Last night didn't exactly go to plan for Germany when they faced Paraguay in Kaiserlautern in their fourth friendly match of the year, as Joachim Loew continued to alter and change things for Die Mannschaft.
Unfortunately such precautions were in vein as Paraguay proved worthy opponents for the world's second-highest-ranked national team in a vivid and balanced 3-3 draw.
Yet the reaction that followed in the German press was far from balanced. Bild ran with the headline "The Chaos occurs against Paraguay" (German) across their homepage, alongside an editorial simply stating "Jogi, we are not very close behind" (German) while asking just how this side would have performed against top opposition.
Kicker ran with a more composed headline of "Back liable, stable front: Loew's team rescues a 3:3" (German) along with a short run down of the interviews, highlighting Loew's understated "Elementary errors in the initial phase" (German), while Carsten Eberts summed things up rather well when he wrote in the Sueddeutsche Zeitung, under the headline "Blatant error shocks Loew" (German), that "In the end it was 3-3. Three goals. Far too many."
For more analysis and opinions, click "Begin Slideshow" to see what five things we learned from last night's game.
In what was the opening goal of last night's encounter between the two international sides, Jose Nunez's strike in the 21st minute came about after a glaring mistake from central defender Mats Hummels. A standard long pass from Salustiano Candia found the defender flat footed and too far forward, allowing the Paraguayan striker the time and space to confidently knock the ball past Manuel Neuer in goal.
The Dortmund defender hasn't looked himself for quite some time, initially beginning in last season's Champions League final where he played the game without being fully fit, to where we find the savy centre-back still just simply off the pace.
For Germany and Dortmund, this once world-beater is still far from his best.
There were plenty of omissions from Joachim Loew's side last night, as multiple stars from the national team were given the night off, yet one glaring absence from the young coach's side was that of a single player playing in the heralded false nine role.
Albeit a minor point in the context of the result, Loew has harped on about this new particular style of player in his constant pursuit of Spain and the ethos that has brought them so much success.
As such, it was rather surprising to see Miroslav Klose play the traditional role as a solitary striker in a friendly that offered so much opportunity for the coach to introduce a bright new player to the role he holds with so much fascination.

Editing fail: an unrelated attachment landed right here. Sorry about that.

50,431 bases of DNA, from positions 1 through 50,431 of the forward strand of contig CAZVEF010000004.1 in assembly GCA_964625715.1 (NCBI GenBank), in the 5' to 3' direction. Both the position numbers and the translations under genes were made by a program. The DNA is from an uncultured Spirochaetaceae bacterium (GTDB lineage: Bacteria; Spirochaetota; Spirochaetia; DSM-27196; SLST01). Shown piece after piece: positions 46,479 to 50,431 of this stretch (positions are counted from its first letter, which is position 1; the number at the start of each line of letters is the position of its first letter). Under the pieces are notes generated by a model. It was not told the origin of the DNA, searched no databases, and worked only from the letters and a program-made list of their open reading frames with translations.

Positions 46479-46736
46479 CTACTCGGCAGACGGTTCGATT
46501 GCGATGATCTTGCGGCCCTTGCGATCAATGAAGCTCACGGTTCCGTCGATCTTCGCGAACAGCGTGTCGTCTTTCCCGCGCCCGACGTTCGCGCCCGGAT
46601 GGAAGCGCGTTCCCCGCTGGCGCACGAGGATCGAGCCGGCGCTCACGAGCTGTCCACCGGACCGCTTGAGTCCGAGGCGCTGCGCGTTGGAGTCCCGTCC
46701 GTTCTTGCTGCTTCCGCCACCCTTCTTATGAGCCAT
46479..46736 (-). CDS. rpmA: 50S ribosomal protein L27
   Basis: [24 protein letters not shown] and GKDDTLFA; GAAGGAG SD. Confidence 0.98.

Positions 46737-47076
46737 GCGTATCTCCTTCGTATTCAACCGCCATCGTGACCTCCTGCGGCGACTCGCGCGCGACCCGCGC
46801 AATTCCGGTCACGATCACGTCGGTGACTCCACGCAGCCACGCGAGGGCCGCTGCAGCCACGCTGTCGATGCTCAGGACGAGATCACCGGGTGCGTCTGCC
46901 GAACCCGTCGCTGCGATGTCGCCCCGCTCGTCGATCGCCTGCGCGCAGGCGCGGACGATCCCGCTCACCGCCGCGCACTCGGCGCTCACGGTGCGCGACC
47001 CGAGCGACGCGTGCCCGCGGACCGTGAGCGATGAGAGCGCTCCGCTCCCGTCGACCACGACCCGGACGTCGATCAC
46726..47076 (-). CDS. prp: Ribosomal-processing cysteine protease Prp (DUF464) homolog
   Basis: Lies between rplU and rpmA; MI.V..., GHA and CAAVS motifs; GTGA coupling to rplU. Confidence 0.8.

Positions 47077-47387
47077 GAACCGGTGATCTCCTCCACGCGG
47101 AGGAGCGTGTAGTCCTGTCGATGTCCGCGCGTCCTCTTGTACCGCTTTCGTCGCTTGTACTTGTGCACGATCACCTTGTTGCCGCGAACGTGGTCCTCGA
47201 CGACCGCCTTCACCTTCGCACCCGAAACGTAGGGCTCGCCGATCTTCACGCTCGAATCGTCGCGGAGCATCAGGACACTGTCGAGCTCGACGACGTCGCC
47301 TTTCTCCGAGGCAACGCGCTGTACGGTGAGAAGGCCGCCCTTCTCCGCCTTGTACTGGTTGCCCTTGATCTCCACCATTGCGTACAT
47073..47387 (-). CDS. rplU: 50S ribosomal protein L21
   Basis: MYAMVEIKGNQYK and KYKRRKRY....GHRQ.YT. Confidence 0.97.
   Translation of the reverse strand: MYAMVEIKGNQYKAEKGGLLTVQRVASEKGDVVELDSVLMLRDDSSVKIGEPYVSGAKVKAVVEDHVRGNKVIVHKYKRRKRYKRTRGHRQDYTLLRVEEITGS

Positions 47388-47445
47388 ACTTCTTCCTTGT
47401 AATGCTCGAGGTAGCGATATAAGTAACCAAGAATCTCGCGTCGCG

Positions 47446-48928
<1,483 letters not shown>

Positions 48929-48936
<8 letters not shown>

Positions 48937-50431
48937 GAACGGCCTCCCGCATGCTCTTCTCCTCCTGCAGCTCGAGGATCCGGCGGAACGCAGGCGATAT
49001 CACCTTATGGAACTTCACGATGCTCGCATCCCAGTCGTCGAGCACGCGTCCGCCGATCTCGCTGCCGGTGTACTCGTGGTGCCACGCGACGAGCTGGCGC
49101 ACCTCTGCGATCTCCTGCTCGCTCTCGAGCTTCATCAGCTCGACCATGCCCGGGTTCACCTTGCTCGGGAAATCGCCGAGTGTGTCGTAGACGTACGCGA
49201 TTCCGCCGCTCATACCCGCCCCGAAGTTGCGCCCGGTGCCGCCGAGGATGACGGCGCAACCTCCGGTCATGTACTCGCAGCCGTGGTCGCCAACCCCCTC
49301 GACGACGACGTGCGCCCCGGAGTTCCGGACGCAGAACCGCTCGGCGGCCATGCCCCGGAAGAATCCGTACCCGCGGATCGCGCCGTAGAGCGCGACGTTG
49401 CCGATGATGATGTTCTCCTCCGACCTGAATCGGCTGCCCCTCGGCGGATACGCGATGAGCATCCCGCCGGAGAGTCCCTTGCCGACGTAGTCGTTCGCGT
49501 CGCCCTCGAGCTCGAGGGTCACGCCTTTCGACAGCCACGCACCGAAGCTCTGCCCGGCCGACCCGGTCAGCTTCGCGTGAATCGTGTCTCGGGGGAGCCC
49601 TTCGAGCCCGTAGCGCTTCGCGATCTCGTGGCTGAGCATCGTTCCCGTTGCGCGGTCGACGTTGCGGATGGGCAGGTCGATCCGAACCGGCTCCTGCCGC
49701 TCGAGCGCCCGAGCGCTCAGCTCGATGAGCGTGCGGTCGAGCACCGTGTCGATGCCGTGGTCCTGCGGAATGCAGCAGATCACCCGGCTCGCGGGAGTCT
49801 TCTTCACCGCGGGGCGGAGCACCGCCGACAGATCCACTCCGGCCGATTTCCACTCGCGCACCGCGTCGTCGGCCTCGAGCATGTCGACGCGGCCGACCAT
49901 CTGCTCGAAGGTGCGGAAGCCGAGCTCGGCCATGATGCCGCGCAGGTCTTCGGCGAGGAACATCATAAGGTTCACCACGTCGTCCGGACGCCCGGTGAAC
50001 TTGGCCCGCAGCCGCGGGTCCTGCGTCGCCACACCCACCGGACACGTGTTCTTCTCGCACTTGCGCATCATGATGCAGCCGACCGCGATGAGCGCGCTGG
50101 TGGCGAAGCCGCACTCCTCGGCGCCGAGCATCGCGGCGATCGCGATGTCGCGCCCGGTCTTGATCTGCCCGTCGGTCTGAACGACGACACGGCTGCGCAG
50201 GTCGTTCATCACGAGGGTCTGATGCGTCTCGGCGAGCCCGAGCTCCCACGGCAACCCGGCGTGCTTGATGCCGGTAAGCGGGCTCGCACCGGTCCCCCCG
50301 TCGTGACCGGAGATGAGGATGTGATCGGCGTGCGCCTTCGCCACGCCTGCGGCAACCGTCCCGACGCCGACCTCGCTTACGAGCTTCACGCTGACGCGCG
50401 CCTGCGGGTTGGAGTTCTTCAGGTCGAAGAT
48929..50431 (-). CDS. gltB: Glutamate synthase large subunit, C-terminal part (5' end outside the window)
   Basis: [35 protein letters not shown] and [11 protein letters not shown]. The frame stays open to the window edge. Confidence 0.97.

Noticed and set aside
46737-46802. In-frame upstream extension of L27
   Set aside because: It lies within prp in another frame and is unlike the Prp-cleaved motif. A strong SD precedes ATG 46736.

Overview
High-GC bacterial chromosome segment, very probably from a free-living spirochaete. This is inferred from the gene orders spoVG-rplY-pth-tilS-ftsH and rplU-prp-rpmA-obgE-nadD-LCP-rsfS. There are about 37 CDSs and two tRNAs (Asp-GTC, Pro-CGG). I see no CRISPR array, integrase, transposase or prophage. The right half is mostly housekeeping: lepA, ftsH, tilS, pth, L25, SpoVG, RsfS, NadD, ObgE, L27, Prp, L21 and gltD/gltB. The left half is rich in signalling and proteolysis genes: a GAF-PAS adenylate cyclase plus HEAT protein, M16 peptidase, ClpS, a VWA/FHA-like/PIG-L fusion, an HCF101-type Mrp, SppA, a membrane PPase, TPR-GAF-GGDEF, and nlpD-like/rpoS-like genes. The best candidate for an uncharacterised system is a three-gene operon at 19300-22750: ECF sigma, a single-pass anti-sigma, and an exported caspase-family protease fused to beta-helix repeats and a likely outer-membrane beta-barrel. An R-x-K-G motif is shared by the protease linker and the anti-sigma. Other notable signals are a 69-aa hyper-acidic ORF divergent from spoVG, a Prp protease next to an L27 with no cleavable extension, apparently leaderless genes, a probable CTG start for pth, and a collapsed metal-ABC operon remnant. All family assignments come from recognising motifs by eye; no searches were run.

However, this may also have offered a little insight in to the ever-changing thoughts of the national coach, as last night's friendly was the third in a row that the coach has preferred a traditional striker over any type of striker-less formation. Perhaps the Bundestrainer has simply given up on the notion altogether.
Another Dortmund player to offer little ambition or incentive to last night's result was tricky wide forward Marco Reus.
Eventually substituted off in the 62nd minute for none other than Lukas Podolski, a player most German fans would consider as rather limited in such a position, the Dortmund forward looked like a completely different player from the one that crash-landed in last summer's European Championship to such critical acclaim.
While it is far from inconceivable that the young forward just had a bad night, Reus' directness was sorely missed in a game that showed Germany huffing and puffing around the midfield to no avail.
From the aforementioned individual lapse in concentration from Mats Hummels that led to Paraguay's first goal to the baffling lack of technique and intelligence on show from Sami Khedira to lose possession on the edge of his own box for the second, Germany were simply too poor at the back.
Yet what may offer even more concern to Loew's side is that the three goals conceded last night bring Germany's recent tally to 10 goals conceded in their last six games of this year. A figure that simply isn't good enough for any side with World Cup ambitions.
And it hasn't just been a recent slump for the side either. Last night's result was the 11th time since the World Cup in 2010 that the national team have conceded two or more goals against direct opposition. Far off from Spain's solid defensive record or indeed any great deal of success at all.
It would seem like a rather obvious remark on the face of things when we consider that Germany do of course need Bastian Schweinsteiger, yet the reasons for his inclusion are perhaps more important now than ever.
As the Bayern Munich vice-captain approaches his 100th cap, it's most notable that his importance to the side is indeed vital when we consider who Joachim Loew has to play alongside him.
Last night's duo of Sami Khedira and Ilkay Gundogan worked to no great effect due to the simple fact that either Gundogan wasn't Schweisnteiger, the man Khedira has played alongside for Germany for the best part of two years, or, and possibly more realistically, Khedira simply doesn't fit in to this modern Germany side.
The double pivot role that Schweinsteiger and Khedira performed rather well in Euro 2012 is a dated model with an expiry date that grows ever closer as the young Dortmund central midfielder grows stronger by the year.
For Loew the concept of playing Schweinsteiger alongside Gundogan is not only inevitable, but simply good sense when we consider that both are highly skilled, technical midfielders who can quite happily co-exist due to Gundogan's tendency to move forward while the Bayern defensive midfielder prefers to sit deep.
A future for Germany's central midfield that needs implementing as soon as possible.